diff mbox

[v2,2/4] Unregister the last inferior from the event loop

Message ID alpine.LFD.2.21.1911051717500.13542@redsun52.ssa.fujisawa.hgst.com
State New
Headers show

Commit Message

Maciej W. Rozycki Nov. 6, 2019, 8:51 p.m. UTC
Fix an issue with GDB starting to effectively busy-loop (though still 
accepting and interpreting commands) using the full processing power 
available when a remote connection is forcibly terminated while the 
target is running.

This was observed with RISC-V/Linux `gdbserver' modified to hang after a 
successful acceptance of a `vCont' packet, as follows:

(gdb) set debug infrun 2
(gdb) set debug remote 2
(gdb) continue
Continuing.
infrun: clear_proceed_status_thread (Thread 22854.22854)
infrun: proceed (addr=0xffffffffffffffff, signal=GDB_SIGNAL_DEFAULT)
Sending packet: $Z0,10430,2#0c...Packet received:
Packet Z0 (software-breakpoint) is NOT supported
Sending packet: $m10430,2#c3...Packet received: 8147
Sending packet: $X10430,0:#e6...Packet received: OK
binary downloading supported by target
Sending packet: $X10430,2:\002\220#7a...Packet received: OK
Sending packet: $m15555607b8,2#07...Packet received: 8280
Sending packet: $X15555607b8,2:\002\220#be...Packet received: OK
infrun: resume (step=0, signal=GDB_SIGNAL_0), trap_expected=0, current thread [Thread 22854.22854] at 0x1555556ef0
Sending packet: $QPassSignals:e;10;14;17;1a;1b;1c;21;24;25;2c;4c;97;#0a...Packet received: OK
Sending packet: $vCont?#49...Packet received: vCont;c;C;t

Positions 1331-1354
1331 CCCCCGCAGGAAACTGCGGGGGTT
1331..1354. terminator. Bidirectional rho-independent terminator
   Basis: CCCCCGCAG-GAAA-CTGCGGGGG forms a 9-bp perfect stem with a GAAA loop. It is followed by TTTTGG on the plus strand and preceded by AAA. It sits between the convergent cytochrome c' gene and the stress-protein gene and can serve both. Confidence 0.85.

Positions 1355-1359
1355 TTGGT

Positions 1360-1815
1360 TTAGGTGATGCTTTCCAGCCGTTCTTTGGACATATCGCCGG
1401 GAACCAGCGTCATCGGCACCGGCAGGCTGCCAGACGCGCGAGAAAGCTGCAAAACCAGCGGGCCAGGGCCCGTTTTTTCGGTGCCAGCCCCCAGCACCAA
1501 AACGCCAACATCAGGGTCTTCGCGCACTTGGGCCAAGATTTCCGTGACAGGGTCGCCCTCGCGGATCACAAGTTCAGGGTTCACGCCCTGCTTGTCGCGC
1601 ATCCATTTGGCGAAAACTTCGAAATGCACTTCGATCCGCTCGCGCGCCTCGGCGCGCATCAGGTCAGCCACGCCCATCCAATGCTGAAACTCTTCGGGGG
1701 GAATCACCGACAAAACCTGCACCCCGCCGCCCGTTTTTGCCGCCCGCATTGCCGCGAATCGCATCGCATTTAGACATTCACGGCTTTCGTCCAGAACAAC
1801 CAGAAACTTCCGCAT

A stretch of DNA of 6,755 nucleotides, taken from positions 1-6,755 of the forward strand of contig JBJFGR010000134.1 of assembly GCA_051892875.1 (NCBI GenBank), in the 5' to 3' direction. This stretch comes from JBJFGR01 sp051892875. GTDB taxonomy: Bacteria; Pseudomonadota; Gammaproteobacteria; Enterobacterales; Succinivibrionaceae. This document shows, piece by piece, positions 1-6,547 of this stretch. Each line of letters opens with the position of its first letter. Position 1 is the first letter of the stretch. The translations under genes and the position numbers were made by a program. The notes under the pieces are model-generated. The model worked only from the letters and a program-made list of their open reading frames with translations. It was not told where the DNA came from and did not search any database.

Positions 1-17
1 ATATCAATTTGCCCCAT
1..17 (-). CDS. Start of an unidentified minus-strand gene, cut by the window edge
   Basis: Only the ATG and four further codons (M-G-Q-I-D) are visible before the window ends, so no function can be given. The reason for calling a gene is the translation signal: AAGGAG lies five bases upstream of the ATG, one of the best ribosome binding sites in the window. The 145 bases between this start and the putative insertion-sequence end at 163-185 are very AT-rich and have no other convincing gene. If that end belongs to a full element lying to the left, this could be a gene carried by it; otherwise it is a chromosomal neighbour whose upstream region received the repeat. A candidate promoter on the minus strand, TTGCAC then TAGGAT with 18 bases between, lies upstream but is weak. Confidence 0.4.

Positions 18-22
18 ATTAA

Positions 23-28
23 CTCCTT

Packet vCont (verbose-resume) is supported
Sending packet: $vCont;c:p5946.-1#b6...infrun: infrun_async(1)
infrun: prepare_to_wait
infrun: target_wait (-1.0.0, status) =
infrun:   -1.0.0 [process -1],
infrun:   status->kind = ignore
infrun: handle_inferior_event status->kind = ignore
infrun: prepare_to_wait
^Cremote_pass_ctrlc called
remote_interrupt called
^Cremote_pass_ctrlc called
infrun: infrun_async(0)
The target is not responding to interrupt requests.
Stop debugging it? (y or n) y
infrun: infrun_async(1)
Disconnected from target.
(gdb) infrun: target_wait (-1.0.0, status) =
infrun:   -1.0.0 [process -1],
infrun:   status->kind = ignore
infrun: handle_inferior_event status->kind = ignore
infrun: prepare_to_wait
infrun: target_wait (-1.0.0, status) =
infrun:   -1.0.0 [process -1],
infrun:   status->kind = ignore
infrun: handle_inferior_event status->kind = ignore
infrun: prepare_to_wait
infrun: target_wait (-1.0.0, status) =
infrun:   -1.0.0 [process -1],
infrun:   status->kind = ignore
infrun: handle_inferior_event status->kind = ignore
infrun: prepare_to_wait
[...]

This is because `remote_target::resume' enables the asynchronous event 
loop, as indicated by the first `infrun: infrun_async(1)' record above, 
and then the confirmation dialogue temporarily disables it and then 
reenables, as indicated by the second `infrun: infrun_async(1)' record 
above.  The problem with that approach is that the reenabling also marks 
the handler for the `infrun_async_inferior_event_token' event ready, 
even though it was not before the temporary disabling, by calling 
`mark_async_event_handler' on it, and that triggers the infinite loop as 
there's no inferior anymore and consequently no event waiting that would 
stop it.

Unregister the `infrun_async_inferior_event_token' event from the loop 
then when the last inferior has gone.  The final part of the session now 
looks like:

^Cremote_pass_ctrlc called
remote_interrupt called